The Hart, Norris, and Vezina Trophy winners will truly earn their recognition with a full NHL season ready to begin. Some of the individuals chosen for awards after last year’s shortened season were not done so without debate. Alexander Ovechkin was a questionable Hart Trophy winner after getting hot for one month out of the season. None of the three Norris Trophy candidates stood out from the other. At the very least, players will have the opportunity to plead their case for each award under the lights of a full season.
Hart Memorial Trophy – Sidney Crosby
Crosby was snubbed from his second Hart Trophy after he missed 10 games due to injury. He was a handful of points ahead of everyone else before he took a puck to the face. Crosby only participated in 36 of the 48 games and was still the third highest point-scorer in the league. After putting in hours and hours of tireless work to improve the small details of his craft, Crosby is now respected in every facet of the game. He’s one of the premiere face-off men in the league, and his defense has improved dramatically. As long as he is healthy, Crosby will lead the league in scoring. Chalk Crosby up for the Hart Trophy after pulling the short straw a year ago.
Vezina Trophy – Tuukka Rask
Will someone give this man some recognition? He quietly shined in Tim Thomas’s shadow while Thomas was the best net-minder in the league. Thomas took a sabbatical and Rask hasn’t caused the Boston Bruins to take a step back in any way. There aren’t many teams who can lose a Vezina and Conne Smythe Trophy winner and not skip a beat when the next goalie fills in. That’s exactly what Rask has done. Rask will play in more games this season due to Anton Khudobin departing for the Carolina Hurricanes. Rask is the epitome of consistent but inexplicably gets overshadowed by goalies like Henrik Lundqvist. He’ll have another sensational year and finally get recognized for it.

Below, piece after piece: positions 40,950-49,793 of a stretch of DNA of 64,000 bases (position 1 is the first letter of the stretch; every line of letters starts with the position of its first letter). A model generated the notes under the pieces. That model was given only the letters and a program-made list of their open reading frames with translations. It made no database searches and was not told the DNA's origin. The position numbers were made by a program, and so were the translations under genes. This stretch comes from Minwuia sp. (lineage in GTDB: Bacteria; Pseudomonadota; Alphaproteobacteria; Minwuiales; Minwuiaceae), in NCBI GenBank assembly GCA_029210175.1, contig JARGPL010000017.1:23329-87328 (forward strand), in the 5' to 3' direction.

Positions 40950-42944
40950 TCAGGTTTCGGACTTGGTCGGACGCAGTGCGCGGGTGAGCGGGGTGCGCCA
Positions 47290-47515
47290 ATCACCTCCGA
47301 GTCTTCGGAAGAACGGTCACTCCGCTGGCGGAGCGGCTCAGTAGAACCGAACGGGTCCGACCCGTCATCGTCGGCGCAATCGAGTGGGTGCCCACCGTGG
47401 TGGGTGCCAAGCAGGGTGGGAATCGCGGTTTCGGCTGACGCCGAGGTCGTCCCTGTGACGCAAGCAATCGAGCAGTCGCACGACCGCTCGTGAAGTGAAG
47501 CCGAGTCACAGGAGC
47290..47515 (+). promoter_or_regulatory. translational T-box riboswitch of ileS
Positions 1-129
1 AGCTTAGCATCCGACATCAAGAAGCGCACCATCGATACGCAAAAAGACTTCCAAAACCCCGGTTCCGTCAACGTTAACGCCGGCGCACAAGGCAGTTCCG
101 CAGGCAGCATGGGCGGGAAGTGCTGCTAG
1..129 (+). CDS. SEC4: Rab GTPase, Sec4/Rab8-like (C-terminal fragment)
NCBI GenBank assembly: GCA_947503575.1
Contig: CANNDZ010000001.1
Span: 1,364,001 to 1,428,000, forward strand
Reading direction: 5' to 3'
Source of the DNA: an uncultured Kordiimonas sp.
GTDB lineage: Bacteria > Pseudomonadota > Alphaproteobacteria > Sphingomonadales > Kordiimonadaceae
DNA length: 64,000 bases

James Norris Memorial Trophy – Kris Letang
Letang was neck and neck with PK Subban in last year’s Norris Trophy race. Letang missed some contests due to injury and Subban took home the hardware. For some reason, the Norris Trophy seems to go to an offensive defenseman every year now. There’s no reason to think this season will be different. That’s why Letang will win. He averaged better than a point per game last year. The knock on his game has always been his defensive play. The acquisition of Rob Scuderi will inadvertently make his defending look improved. Letang’s defense should be better than a year ago. If it does, Letang’s an automatic lock for the Norris. He’s in a small class of elite blue-liners with Erik Karlsson, Subban, and Suter. Letang will have his day in the sun once this season comes to a halt.
Calder Memorial Trophy – Jonathan Drouin
Drouin is dynamic. He’s never failed to impress. If he finds his way on a line or power play with Steven Stamkos and Marty St. Louis, the sky is the limit. Drouin is a player who doesn’t come along very often. He has the skill set to score or be a play-maker. Playing with the Tampa Bay Lightning, one of the highest scoring teams in the league, will help Drouin plead his Calder case. Drouin is quick and has shown in the preseason that he can handle the pressure that comes with being drafted 3rd overall. Stamkos made a very minor impact in his rookie year. He has the knowledge to help Drouin from making the same rookie mistakes. Stamkos will mentor Drouin to a Calder Trophy.